WhatsApp users have begun trickling to more privacy-centric messaging apps Signal and Telegram after becoming aware of data-sharing practices between WhatsApp and parent company Facebook last week.
WhatsApp's notification to accept its new policy or lose your account is wrong on so many levels we need a short thread to talk about it— Privacy International (@privacyint) January 7, 2021
Nevertheless, in the wake of the policy update, several high-profile social-media users announced they were deleting WhatsApp and began guiding users to alternative messaging apps Signal and Telegram. Chamath Palihapitiya, the CEO of Social Capital and chairman of Virgin Galactic, tweeted:
— Chamath Palihapitiya (@chamath) January 10, 2021
Starting in Feb, WhatsApp will begin sharing all kinds of data with Facebook. They just killed their best feature - privacy.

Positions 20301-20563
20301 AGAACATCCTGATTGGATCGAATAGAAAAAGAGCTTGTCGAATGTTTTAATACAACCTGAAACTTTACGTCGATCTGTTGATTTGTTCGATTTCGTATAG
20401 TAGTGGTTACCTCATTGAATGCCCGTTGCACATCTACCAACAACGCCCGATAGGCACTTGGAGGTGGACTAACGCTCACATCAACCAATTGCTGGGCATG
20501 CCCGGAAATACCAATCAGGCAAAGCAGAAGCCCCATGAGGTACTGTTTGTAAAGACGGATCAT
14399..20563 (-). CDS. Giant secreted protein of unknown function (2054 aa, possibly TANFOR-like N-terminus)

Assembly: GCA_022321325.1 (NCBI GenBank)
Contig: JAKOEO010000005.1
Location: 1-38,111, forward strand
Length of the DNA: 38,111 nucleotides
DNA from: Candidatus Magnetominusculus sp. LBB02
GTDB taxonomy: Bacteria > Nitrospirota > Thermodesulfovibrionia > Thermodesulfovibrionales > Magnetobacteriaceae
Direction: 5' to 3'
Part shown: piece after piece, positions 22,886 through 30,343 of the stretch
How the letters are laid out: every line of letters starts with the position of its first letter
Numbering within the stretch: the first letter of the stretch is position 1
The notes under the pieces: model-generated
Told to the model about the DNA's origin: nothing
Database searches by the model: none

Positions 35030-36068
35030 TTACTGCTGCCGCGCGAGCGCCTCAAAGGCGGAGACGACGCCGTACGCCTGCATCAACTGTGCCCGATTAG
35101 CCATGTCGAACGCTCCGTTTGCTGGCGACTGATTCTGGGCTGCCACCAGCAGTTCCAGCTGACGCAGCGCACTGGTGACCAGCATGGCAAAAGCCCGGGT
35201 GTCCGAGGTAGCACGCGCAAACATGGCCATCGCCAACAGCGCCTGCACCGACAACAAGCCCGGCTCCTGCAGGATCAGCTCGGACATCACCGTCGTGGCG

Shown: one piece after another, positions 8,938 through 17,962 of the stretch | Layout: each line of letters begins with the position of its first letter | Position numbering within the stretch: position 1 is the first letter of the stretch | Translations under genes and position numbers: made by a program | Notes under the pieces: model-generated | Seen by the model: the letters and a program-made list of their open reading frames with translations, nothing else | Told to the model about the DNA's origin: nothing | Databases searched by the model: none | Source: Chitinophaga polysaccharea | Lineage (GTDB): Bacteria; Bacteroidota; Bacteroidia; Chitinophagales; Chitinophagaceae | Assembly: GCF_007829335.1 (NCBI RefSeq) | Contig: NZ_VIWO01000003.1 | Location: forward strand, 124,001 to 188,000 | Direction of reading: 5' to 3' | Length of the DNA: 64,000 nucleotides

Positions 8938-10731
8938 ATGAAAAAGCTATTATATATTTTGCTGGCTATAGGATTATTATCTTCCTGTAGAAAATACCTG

Please no longer text me on WhatsApp. Download @signalapp
The most notable push came from Tesla CEO Elon Musk, whose account is in the top 50 most-followed Twittter handles with 41.9 million followers. The tweet, "Use Signal", was retweeted by Twitter CEO Jack Dorsey.
Use Signal— Elon Musk (@elonmusk) January 7, 2021
Dorsey later shared a Tweet that showed Signal at the top of Apple's App Store chart for free apps. Signal dethroned WhatsApp as the top free app in India, Germany, France, Austria, Finland, Hong Kong, and Switzerland on Saturday (January 9).
Look at what you've done. ???? pic.twitter.com/0YuqyZXtgP— Signal (@signalapp) January 8, 2021
Signal and Telegram have subsequently witnessed a spike in downloads. More than 100,000 users installed Signal across Apple and Google app stores last week, while Telegram was downloaded nearly 2.2 million times, according to Sensor Tower data. Meanwhile, WhatsApp installs fell by 11% in the first seven days of 2021 compared to the prior week, reaching 10.5 million downloads globally.
It appears as though Signal was not prepared for the sudden influx of new users: on Thursday (January 7) it said that verification codes used to create new accounts were delayed due to the spike in demand. "We are working with carriers to resolve this as quickly as possible. Hang in there," the service tweeted.
A version of this article originally appeared on Campaign Asia